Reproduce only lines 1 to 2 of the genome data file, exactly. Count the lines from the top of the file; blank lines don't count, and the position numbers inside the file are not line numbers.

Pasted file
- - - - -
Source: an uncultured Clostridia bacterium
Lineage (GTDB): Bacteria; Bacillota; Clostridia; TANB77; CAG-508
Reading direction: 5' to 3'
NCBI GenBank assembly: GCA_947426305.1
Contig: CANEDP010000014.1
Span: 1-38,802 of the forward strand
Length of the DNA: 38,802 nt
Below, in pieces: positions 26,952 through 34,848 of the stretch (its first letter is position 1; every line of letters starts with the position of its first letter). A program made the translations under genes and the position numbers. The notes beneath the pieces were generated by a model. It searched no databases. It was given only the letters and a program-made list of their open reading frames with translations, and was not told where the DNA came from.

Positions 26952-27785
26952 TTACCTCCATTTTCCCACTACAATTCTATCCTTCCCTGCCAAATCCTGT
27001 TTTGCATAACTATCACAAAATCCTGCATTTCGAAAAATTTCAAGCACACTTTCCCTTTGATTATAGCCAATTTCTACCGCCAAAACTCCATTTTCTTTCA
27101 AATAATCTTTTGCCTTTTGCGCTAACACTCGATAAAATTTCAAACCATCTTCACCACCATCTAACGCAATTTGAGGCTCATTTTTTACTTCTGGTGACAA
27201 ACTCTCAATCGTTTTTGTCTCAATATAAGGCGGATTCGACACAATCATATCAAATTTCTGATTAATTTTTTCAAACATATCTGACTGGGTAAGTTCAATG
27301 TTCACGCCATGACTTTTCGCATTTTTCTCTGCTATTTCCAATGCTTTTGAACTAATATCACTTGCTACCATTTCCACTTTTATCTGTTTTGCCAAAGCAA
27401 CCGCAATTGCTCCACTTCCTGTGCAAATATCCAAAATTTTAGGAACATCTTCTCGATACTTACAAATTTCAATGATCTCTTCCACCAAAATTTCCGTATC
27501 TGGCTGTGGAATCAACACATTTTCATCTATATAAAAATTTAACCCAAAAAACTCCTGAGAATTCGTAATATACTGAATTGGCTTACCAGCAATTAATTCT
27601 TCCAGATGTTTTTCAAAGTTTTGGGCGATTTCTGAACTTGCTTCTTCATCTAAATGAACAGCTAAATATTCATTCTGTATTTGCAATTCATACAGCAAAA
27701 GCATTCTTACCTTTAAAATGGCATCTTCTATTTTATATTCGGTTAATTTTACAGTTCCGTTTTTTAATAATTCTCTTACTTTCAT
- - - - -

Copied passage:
Source: an uncultured Clostridia bacterium
Lineage (GTDB): Bacteria; Bacillota; Clostridia; TANB77; CAG-508